Kicking up your Irish: St. Patrick's week kicks off with a grand parade and more

E.B. Furgurson III

Flaunting one’s Irish, whether by blood or celebratory adoption, gets into full swing in Annapolis this weekend.

Saturday kicks it in with the annual Green Beer Races in Eastport, and the evening’s sold out Hooley at the Loew’s Hotel. Those events take care of those who celebrate in liquid form or paid the price for the indoor evening event.

But, Sunday it’s an Irish celebration for the whole family: The Sixth Annual Annapolis St. Patrick’s Parade.

“We have people coming in from Tennessee, Florida, up and down the east coast, even a Norwegian Special Forces unit,” parade founder John O’Leary said.

“The Annapolis St. Patrick’s Parade is the biggest parade of the year and my favorite parade to watch,” said Mayor Gavin Buckley. “The luck of the Irish hopefully will bring us sunny skies to help warm us up.”

Buckley said the city is ready to welcome thousands of visitors for the event.

“As Mayor, I am lucky enough to be leading the parade. I’ll be the one in green,” the mayor quipped.

There will be floats and politicians, firefighters and bagpipers, bands and businesses — both Irish and non — in the column; bands from afar like the New York Police Department Ceremonial Marching Band and the Richmond Pipes; and Caledonians, Hibernians, Kellys, McCarthys, the O’Hare, and the O’Grady Quinlan Irish Academy dance troupes, plus the Irish Wolfhound Club. And, even that Norwegian unit.

It’s likely most will be wearin’ the green.

O’Leary promises a surprise will be unfurled when the parade hits the end of the route at City Dock.

The route will be lined with loads of green festooned folk, many in natty tweeds and Aran knits, rosy cheeked children and loads of dogs.

There will also be a good load of more garish Irish getups in sight.

Governor Larry Hogan and Mayor Buckley will lead the parade, right behind the U.S. Naval Academy Band, and U.S. Marine Color Guard.

The event, which has grown by leaps and jigs since its inception, steps off at 1 p.m. It will move from the staging area in and around Amos Garrett Boulevard onto West Street, east to Church Circle and down Main Street to City Dock.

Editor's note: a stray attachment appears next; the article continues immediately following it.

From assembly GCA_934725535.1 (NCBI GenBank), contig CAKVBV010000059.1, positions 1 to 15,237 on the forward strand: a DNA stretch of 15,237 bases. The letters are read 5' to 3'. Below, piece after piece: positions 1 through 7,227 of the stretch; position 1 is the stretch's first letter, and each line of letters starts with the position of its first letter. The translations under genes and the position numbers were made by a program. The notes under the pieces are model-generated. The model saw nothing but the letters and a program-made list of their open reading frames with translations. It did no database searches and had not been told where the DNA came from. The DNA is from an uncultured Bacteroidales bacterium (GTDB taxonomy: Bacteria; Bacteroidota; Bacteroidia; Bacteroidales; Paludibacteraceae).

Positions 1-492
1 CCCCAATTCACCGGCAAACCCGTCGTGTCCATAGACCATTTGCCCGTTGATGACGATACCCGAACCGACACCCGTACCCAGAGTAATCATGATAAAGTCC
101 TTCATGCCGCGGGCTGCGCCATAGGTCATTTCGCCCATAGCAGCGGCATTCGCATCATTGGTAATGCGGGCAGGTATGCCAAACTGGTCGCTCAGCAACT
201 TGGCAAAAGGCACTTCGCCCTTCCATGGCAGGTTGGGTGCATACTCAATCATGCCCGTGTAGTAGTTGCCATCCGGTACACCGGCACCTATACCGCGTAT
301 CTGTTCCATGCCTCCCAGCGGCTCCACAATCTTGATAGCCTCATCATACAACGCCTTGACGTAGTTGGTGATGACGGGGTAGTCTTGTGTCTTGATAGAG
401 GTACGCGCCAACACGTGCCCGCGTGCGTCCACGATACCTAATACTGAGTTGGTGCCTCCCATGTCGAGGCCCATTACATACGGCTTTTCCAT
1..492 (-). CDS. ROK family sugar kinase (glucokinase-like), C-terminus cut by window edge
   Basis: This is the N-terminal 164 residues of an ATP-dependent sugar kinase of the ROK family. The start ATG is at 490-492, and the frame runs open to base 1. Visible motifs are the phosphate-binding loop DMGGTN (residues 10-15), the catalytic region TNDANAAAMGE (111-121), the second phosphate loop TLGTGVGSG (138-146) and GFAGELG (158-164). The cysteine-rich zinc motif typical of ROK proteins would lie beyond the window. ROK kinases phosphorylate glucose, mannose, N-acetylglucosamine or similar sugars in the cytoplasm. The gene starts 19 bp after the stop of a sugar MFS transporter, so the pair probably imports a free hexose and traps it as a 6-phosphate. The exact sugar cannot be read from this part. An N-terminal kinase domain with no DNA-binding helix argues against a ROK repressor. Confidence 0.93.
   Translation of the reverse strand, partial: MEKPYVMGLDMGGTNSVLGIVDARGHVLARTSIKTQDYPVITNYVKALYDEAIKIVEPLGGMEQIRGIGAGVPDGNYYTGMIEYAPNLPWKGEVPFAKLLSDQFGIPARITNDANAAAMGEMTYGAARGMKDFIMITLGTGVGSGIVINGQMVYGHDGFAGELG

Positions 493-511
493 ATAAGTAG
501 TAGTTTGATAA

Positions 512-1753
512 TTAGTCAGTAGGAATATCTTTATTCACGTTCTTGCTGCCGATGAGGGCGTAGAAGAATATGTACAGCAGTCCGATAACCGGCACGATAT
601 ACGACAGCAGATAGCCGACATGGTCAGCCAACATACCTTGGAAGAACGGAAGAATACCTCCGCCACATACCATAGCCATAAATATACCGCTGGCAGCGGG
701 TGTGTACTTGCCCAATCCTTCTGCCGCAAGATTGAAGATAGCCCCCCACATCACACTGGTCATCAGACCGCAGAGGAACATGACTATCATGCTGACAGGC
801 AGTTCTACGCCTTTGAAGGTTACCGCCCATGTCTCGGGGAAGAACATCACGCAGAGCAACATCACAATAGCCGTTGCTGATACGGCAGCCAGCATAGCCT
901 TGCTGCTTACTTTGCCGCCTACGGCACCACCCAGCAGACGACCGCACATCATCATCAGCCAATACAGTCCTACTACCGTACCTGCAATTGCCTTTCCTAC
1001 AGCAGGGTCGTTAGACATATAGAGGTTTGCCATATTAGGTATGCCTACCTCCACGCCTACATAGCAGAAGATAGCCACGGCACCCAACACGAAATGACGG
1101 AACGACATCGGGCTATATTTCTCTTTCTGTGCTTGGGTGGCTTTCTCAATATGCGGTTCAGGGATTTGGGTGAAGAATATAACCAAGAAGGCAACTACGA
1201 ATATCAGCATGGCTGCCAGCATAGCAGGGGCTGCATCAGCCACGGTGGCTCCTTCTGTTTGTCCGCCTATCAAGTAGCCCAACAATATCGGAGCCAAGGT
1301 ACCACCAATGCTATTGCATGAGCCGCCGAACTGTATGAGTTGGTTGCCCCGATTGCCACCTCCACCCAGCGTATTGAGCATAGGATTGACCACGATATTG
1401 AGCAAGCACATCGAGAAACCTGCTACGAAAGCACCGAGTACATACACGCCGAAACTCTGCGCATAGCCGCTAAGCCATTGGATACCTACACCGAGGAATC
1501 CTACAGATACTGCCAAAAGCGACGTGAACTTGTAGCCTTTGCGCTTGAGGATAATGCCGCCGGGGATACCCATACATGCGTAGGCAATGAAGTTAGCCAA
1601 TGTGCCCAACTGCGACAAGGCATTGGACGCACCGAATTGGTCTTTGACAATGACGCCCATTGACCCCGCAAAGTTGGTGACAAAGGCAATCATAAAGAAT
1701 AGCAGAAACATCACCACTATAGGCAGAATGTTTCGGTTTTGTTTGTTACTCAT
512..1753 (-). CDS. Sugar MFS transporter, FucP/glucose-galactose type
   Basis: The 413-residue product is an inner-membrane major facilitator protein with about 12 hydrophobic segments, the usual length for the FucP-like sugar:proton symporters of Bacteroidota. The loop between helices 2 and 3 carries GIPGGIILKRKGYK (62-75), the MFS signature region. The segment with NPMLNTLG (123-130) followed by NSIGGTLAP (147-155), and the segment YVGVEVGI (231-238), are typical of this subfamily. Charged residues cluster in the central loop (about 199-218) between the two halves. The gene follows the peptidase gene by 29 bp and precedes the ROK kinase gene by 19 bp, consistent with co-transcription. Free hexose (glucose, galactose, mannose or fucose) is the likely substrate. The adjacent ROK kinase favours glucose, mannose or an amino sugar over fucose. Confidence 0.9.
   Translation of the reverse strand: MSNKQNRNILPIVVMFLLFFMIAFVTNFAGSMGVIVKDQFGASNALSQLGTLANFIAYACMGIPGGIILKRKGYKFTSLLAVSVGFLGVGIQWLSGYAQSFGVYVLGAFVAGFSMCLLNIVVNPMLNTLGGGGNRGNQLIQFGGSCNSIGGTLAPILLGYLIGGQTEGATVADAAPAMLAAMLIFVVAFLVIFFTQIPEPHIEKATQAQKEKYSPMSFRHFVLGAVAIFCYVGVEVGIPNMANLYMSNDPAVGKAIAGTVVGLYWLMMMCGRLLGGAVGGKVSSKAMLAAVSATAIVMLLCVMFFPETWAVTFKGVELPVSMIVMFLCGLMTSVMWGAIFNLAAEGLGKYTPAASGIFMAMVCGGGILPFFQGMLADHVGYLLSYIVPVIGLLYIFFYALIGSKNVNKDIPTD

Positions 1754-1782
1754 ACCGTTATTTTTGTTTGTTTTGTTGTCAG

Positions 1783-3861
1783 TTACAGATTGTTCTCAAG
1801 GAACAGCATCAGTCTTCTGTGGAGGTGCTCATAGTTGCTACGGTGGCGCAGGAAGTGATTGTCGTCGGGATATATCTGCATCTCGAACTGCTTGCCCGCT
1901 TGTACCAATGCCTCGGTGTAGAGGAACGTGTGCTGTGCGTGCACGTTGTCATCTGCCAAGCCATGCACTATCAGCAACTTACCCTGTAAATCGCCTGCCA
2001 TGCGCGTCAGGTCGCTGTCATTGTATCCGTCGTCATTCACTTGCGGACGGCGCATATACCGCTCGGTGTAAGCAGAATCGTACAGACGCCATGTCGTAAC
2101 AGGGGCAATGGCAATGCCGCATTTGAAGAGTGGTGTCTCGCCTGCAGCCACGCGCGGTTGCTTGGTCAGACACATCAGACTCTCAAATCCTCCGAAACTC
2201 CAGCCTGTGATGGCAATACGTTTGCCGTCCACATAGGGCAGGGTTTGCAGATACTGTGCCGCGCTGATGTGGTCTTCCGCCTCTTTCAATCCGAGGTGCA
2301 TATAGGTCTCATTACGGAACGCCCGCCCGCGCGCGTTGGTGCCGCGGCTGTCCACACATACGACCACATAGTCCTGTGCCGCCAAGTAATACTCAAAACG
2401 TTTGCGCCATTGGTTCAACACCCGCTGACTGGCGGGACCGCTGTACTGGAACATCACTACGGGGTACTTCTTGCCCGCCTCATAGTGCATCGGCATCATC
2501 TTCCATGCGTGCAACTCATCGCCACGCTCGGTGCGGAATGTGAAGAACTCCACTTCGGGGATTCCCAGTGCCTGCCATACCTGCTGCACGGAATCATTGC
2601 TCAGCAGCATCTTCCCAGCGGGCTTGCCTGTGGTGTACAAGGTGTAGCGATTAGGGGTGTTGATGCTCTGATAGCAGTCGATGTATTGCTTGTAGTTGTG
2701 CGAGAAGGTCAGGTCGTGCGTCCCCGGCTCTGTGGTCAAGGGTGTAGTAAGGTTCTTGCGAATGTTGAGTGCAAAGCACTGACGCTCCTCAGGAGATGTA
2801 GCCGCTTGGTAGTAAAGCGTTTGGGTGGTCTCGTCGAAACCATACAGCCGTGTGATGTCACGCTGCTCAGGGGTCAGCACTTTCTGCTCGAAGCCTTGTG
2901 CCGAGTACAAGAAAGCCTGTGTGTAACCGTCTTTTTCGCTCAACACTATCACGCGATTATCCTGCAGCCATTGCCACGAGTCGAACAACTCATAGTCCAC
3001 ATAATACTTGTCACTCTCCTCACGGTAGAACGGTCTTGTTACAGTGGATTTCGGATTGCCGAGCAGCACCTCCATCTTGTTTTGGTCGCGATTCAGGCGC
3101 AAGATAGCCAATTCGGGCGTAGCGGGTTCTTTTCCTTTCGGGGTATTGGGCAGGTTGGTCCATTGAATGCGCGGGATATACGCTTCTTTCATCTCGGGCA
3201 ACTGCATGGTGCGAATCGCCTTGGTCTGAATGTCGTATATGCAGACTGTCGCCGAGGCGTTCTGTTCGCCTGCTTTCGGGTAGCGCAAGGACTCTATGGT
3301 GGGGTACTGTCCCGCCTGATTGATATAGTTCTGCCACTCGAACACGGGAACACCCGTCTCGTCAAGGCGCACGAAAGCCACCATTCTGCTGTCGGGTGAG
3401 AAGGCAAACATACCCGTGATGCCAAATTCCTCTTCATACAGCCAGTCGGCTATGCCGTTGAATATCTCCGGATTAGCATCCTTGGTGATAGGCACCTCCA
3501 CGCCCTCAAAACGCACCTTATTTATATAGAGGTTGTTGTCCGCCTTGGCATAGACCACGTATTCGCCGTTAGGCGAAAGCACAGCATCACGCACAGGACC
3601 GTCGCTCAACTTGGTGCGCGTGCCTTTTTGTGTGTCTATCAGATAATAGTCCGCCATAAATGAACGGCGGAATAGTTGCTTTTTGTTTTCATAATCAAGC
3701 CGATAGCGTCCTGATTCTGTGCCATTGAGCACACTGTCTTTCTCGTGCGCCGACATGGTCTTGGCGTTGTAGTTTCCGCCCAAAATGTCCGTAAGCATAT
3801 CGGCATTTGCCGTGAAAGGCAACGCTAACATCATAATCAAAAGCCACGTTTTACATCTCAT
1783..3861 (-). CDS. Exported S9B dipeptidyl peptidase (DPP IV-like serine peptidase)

The parade has ballooned to 104 units for this year’s green stroll.

That is actually less units than last year. “We had to cut it back. People were saying, ‘Boy, this is kinda long,’ so we had to put the brakes on,” O’Leary said.

Last year’s event had 117 units. “The first year we had 46,” O’Leary said.

He said he thought of organizing a parade after having attended the St. Patrick’s celebrations in Chicago, New York, and Savannah, Georgia — yes Savannah.

“I thought downtown businesses could use a boost on an otherwise slow winter weekend,” O’Leary said. “And, it is a great opportunity to support Irish heritage.”

The event has in the past benefited two or three charities. This year Warrior Events will be the sole beneficiary.

The organization, founded by O’Leary in 2009, gets wounded warriors and their families out and about throughout the year. They get to the Governor’s Box for Orioles games, go sailing, attend concerts and the like. Last year there was even a cruise for Gold Star Mothers, those who have lost a child in war.

This year’s Grand Marshal honoree is George Hogan, a Cape St. Claire resident and long-time member of the Ancient Order of Hibernian. Hogan is also active in St. Mary’s Catholic Church and its charitable works via the St. Vincent DePaul Society.

Hogans, both the Governor and the Grand Marshal, should lead all in a great afternoon of craic (For the uninitiated, “craig” or "crack" is a term for news, gossip, fun, entertainment, and enjoyable conversation, particularly prominent in Ireland.).

Craic, you say? Translated loosely, it’s fun. More specifically it’s good times and lively conversation like that found in any pub with a pint and friends.

There will be craic aplenty and a bit of shenanigans at two other events kicking off the St. Patrick’s season this weekend — the sold-out Hooley, a great party at the Loew’s Annapolis Hotel which is also a part of the Warrior Events program. Patrons plopped down $140 per ticket for that one featuring the band Dublin 5, free vittles and an open bar.

The bar will be open at the Eastport Democratic Club for the annual Green Beer Races on Saturday.

Kicking off at the traditional “Crack of Noon,” it too is a family affair “Where everyone can be Irish” the event motto declares.

Dublin 5 will take the stage at high noon for a 2 ½ hour set. Then, the kids’ green “beer” races set off at 2:45 p.m.

Those in a heaving mood can partake in the keg toss, always a fun time as would-be shot-putters take their turn.

Like the parade the following day, there will be pooches and puppies aplenty. It’s a tradition. So much so a “Best Dressed Pooch” prize is awarded at 3:15 p.m. just before the adult green beer races, both relays and individual events, get underway at 3:30 p.m.

Slainte.(To your good health)

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